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Evolving Mobile Phone Content and Services

Despite falling average revenues per user (ARPU) for mobile operators, the mobile content and services market will continue to grow dramatically as services and applications reach maturity and new services begin to gain traction, according to a study by Informa Telecoms & Media.

The latest edition of the Informa 'Mobile Content and Services' report reveals that the introduction of a whole host of new players into the value chain presents new opportunities for growth in the mobile content and services market, while simultaneously posing a threat to mobile operators who face losing control of the billing relationship with their customers.

The mobile web heralds a new age mobile handset and network technology has now evolved to a point where true mobile web access is possible. Informa anticipates that by 2011, just under half of all mobile subscribers worldwide will use mobile browsing -- a trend it sees developing with new European operator offerings such as the T-Mobile 'Web n Walk' service and the 3 'X-Series' services.

Despite this trend, messaging applications such as SMS will continue to dominate the overall revenues for the market, generating over half the total revenue in 2011 -- down from the current 67 percent in 2006.

"Advanced mobile content and services have been slow to take off, but this should not be confused with the deepening relationship that we have with our mobile phones. We may not be buying as many games, full-track downloads or multimedia messages as operators would like, but we are spending a huge amount of time sending and reading text messages and organizing our lives using the phone's address book, clock, alarm and calendar functions," commented Daniel Winterbottom, Senior Analyst with Informa Telecoms & Media and author of the report.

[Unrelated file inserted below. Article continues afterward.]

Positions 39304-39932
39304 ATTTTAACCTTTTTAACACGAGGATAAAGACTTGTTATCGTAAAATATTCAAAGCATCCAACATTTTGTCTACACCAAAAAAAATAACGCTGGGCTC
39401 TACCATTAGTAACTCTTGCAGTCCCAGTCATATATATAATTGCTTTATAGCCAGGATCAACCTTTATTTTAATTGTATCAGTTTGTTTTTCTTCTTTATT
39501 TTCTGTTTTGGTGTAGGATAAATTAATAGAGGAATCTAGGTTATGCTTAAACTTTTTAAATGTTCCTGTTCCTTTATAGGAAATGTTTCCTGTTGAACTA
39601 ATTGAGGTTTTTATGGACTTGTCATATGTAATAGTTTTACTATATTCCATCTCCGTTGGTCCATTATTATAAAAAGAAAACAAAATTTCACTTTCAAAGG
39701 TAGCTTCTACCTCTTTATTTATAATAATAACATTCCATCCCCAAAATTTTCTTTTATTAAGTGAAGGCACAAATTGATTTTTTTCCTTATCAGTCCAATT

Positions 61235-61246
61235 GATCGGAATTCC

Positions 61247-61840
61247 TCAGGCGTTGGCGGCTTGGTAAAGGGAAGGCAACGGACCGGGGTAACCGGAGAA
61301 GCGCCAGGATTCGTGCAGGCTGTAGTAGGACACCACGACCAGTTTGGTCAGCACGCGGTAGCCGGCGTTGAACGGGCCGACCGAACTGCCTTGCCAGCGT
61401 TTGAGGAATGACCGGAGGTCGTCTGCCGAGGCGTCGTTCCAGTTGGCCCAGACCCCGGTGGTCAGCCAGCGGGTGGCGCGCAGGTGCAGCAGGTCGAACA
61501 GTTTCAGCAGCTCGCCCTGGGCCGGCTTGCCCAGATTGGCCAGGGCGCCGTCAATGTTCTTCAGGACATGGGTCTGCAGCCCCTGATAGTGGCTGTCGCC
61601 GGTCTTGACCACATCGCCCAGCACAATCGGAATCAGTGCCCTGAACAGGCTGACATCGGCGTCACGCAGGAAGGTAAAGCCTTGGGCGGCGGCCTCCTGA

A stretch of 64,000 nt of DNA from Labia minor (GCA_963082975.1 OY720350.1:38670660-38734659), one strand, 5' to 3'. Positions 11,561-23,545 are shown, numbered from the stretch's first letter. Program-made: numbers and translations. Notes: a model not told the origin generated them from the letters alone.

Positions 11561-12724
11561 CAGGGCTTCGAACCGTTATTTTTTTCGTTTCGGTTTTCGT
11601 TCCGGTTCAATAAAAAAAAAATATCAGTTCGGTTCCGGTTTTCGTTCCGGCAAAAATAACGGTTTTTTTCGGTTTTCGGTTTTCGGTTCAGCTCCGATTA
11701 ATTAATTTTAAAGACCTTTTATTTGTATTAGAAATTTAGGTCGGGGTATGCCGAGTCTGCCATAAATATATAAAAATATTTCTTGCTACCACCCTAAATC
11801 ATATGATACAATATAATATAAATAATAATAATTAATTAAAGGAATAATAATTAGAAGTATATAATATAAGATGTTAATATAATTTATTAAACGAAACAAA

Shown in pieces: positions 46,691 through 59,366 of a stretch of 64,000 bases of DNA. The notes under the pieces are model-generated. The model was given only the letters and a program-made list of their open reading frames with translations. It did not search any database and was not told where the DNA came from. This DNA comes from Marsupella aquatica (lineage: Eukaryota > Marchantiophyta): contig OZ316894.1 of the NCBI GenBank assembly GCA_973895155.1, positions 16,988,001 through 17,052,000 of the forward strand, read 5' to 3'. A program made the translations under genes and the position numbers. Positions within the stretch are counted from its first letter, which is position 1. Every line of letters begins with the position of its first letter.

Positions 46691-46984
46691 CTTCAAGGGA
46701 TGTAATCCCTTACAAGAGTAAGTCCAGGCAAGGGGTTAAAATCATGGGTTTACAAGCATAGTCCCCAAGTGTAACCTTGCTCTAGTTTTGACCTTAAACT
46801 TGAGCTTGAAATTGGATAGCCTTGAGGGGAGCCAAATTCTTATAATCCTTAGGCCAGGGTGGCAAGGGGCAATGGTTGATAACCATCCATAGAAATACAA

"Over time, users will warm to other data services as well. The mobile web is a prime example: WAP failed to take off when it was first launched, but five years on, more and more users have become comfortable with accessing news or other information on their mobile phones."

Actually, I know that this statement is very true for the Europe and Asia-Pacific marketplace, but it doesn't reflect the progress -- or lack thereof -- in the North American markets. We're still very much in the early-adopter stage of market development, and there's no apparent sign that the value-added services market is evolving significantly. At least, not yet.

The global mobile entertainment space will also see significant innovation and development. Several technologies, such as mobile music, have been available for a number of years but the increased availability of high-speed data networks (such as 3G and HSDPA) is giving further appeal to these services, according to Informa.

Mobile music will be a major contributor to the revenues achieved in the mobile entertainment market in the next 5 years, although its overall share of the market will fall from 40 percent in 2006 to 36 percent in 2011 as new forms of entertainment such as mobile TV and video services begin to gain consumer interest.

Games, gambling, personalization and adult content will all see significant growth, as the overall mobile entertainment market grows from $18.84 billion in 2006 to $38.12 billion in 2011.

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